Market drivers

The main market drivers for this technology are natural gas prices and a potential carbon emissions trading scheme, with higher pricing for each providing a greater driver for deployment of CO2-ECBM.

Level of investment required (to advance the technology)

Little information is available regarding the level of investment that would be required to advance ECBM technology. Although the technology has operated at a commercial demonstration scale from 1995, The technology is still in the development phase and research is continuing. The total amount required is likely to be significant.

Potential revenue generation

The revenue generation of ECBM will be dependent on a number of factors and will largely be affected by the individual locations and quality of the individual sites. The main drivers affecting the profit potential include cost of CO2, value of methane, cost of processing, cost of implementation and transportation.

Price sensitivity

The pricing of the projects, including the technology and the potential revenues, will be affected by the same factors as mentioned above.

Commercial benefit

The commercial benefit of ECBM is potentially very strong, tapping into the energy market to meet high energy demands with methane. The coal-bed methane industry represents a substantial market for CO2, especially if the CO2 is readily available from local coal-fired power plants to produce CO2 in enough quantity to facilitate enhanced coal-bed methane recovery at a large scale.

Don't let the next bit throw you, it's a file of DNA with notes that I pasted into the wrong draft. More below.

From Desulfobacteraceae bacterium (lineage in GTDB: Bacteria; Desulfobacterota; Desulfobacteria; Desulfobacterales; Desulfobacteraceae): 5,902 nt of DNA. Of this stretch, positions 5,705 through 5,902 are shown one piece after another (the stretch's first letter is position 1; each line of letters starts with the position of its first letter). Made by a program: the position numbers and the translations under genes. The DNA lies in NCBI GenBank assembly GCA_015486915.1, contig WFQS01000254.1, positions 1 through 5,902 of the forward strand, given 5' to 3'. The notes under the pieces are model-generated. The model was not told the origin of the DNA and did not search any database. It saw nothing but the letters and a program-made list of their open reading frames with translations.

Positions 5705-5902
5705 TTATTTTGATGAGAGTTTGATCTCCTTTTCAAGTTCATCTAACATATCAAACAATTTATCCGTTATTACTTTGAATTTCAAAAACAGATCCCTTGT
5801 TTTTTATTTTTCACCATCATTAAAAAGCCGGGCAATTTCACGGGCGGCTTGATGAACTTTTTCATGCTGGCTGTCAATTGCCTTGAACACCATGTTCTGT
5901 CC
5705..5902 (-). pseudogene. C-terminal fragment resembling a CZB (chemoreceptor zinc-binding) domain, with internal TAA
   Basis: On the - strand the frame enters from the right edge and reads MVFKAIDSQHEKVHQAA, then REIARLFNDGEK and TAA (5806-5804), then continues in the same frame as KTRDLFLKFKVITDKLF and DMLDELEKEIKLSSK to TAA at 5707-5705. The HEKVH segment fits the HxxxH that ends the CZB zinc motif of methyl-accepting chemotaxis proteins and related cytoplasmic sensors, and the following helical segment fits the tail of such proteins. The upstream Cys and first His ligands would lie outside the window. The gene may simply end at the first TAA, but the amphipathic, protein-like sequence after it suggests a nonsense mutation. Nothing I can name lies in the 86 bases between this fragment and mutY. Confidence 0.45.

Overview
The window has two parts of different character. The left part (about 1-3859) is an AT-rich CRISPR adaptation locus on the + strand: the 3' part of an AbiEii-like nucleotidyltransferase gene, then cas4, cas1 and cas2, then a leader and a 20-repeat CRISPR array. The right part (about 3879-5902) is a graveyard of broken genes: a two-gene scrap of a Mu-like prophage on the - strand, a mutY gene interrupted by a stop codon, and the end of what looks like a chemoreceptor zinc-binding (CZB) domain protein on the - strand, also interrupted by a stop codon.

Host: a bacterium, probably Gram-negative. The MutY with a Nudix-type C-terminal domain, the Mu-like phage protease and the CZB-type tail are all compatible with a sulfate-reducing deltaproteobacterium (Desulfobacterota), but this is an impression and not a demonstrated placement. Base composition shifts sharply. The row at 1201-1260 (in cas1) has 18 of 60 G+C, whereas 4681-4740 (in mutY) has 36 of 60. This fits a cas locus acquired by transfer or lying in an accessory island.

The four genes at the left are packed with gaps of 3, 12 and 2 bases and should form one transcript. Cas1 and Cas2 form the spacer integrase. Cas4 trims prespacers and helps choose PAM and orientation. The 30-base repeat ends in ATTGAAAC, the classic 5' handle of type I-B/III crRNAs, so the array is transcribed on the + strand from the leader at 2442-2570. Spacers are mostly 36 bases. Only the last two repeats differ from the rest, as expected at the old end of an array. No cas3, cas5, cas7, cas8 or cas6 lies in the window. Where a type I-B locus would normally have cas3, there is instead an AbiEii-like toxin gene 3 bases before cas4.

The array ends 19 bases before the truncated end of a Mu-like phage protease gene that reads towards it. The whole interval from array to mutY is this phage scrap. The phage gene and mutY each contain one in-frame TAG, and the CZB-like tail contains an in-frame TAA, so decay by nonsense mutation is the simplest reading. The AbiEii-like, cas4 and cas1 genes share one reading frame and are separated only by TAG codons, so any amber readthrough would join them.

As has been discussed, ECBM technology would have to improve to ensure economical recovery.


ECBM could deliver many potential benefits, including;

  • Significant increase in natural gas production through ECBM for both feedstock and product considering an approximate 2:1 injection ratio is required. In China, as an example of a country with large coal reserves, ECBM could generate 3.8Tm3 of natural gas, equalising 218 years of production based on China’s 2002 levels.
  • Environmental benefits through burning methane (the cleanest of the fossil fuels) to meet energy demands instead of through burning carbon rich fuels, such as coal.
  • Employment opportunities in regions and countries where ECBM is applied.


The barriers to widespread ECBM development include:

  • research is still at a development level, with further studies and research required to understand the fundamental issues related to ECBM, particularly around the modelling of a single and multi-component adsorption/desorption behaviour of different coal types;
  • ECBM is location specific, while preparation of a potential ECBM sites requires extensive study and development. This presents high costs barriers and currently limits expansion of the technology into green field sites; and
  • higher natural gas prices are likely to be required.